The worshipper professed aloud that it was God that had accomplished everything for him. It was thus he presented himself. This acknowledgment was due to God, since Israel was indeed there through His faithful sustaining grace, and there would have been failure in recognizing his true position, if he had not come as an unconditional debtor to God’s grace. Is it then that he forgot his own wretchedness? No. But he was in it no longer; and it served to exalt the greatness of his deliverance. “And thou shalt speak and say before the Lord thy God, A Syrian ready to perish was my father, and he went down into Egypt, and sojourned there with a few, and became a nation, great, mighty, and populous: and the Egyptians evil entreated us, and afflicted us, and laid upon us hard bondage: and when we cried unto the Lord God of our fathers, the Lord heard our voice, and looked on our affliction, and our labour, and our oppression: and the Lord brought us forth out of Egypt with a mighty hand, and with an outstretched arm, and with great terribleness, and with signs, and with wonders: and he hath brought us into this place, and hath given us this land, even a land that floweth with milk and honey. And now, behold, I have brought the first-fruits of the land, which thou, O Lord, hast given me. And thou shalt set it before the Lord thy God, and worship before the Lord thy God.” All this applies in spirit to the Christian. He was the slave of Satan, and miserable in himself. God looked with compassion on his affliction, and delivered him with “a mighty hand.” He has rescued him from this Egyptian world, and made him an heir of glory in the heavenly places. Already seated there in Christ, has he nothing to offer? Does the heavenly land, which the Lord our God hath given us, produce nothing which we can offer to God, in testimony of the value of His gifts, in token of the sense which we have of His goodness? The Israelite, redeemed by God, was constituted a worshipper. He addressed God directly, rendering to Him the worship which was His due—the fruit of a heart happy in His bounty.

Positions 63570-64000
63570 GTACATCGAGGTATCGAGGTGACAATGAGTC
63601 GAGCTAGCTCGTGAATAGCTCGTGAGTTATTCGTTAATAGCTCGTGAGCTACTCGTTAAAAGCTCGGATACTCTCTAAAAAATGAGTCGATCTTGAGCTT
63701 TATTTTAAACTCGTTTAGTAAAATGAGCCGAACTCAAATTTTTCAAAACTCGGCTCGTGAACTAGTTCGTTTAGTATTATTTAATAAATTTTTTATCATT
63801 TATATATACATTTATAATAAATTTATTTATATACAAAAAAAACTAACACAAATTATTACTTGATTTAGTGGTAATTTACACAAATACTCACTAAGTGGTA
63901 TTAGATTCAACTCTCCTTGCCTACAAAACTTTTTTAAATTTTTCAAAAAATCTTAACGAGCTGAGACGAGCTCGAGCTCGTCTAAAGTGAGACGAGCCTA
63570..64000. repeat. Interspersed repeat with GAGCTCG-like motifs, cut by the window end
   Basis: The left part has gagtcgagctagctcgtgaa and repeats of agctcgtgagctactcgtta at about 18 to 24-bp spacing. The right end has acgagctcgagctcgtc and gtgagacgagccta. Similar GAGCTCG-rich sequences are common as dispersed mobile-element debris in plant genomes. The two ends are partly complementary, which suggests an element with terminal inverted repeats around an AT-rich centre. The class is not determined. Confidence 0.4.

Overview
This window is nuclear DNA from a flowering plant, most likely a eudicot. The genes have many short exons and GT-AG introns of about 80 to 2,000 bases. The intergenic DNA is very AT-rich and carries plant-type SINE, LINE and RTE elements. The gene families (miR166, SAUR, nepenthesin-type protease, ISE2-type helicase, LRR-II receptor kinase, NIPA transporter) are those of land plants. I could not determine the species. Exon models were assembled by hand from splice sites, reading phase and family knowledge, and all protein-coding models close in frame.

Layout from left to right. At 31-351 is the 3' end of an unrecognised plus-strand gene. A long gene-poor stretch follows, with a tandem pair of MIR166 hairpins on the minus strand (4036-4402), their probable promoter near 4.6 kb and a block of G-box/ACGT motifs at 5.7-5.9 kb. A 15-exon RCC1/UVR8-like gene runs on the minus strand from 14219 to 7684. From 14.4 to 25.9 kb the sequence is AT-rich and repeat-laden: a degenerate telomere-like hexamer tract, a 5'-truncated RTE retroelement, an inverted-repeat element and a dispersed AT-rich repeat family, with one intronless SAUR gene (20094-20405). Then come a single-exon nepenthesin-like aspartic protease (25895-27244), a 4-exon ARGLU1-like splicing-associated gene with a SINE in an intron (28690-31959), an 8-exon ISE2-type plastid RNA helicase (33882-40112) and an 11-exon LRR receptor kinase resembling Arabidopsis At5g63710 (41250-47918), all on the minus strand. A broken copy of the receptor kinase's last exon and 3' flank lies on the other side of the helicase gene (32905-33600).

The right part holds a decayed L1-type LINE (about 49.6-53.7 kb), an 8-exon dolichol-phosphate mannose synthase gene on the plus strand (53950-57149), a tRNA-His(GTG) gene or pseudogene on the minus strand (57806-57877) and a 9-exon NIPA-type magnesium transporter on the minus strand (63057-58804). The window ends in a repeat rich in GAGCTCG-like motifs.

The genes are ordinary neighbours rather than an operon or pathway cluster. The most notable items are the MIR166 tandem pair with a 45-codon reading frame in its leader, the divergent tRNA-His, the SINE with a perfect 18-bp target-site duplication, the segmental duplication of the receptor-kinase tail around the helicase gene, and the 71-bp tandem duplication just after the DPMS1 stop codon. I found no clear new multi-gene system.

Thus the spirit of grace and of love was shed abroad in his heart, and he enjoyed all in simplicity and with gladness. Inviting the desolate and the stranger to partake with him of God’s goodness, he made them also happy. “And thou shalt rejoice in every good thing which the Lord thy God hath given unto thee, and unto thine house, thou, and the Levite, and the stranger that is among you. When thou hast made an end of tithing all the tithes of thine increase the third year, which is the year of tithing, and hast given it unto the Levite, the stranger, the fatherless, and the widow, that they may eat within thy gates, and be filled; then thou shalt say before the Lord thy God, I have brought away the hallowed things out of mine house, and also have given them unto the Levite, and unto the stranger, to the fatherless, and to the widow, according to all thy commandments which thou hast commanded me; I have not transgressed thy commandments, neither have I forgotten them.” Pure in walk, maintaining the holiness of God, and carefully preserving that which was hallowed for Him from being profaned, he could, from his heart, implore a blessing upon all the people of his God, and ask that it might rest upon the whole state of things in which God placed them. Here was the memorial of a tie between God and His people.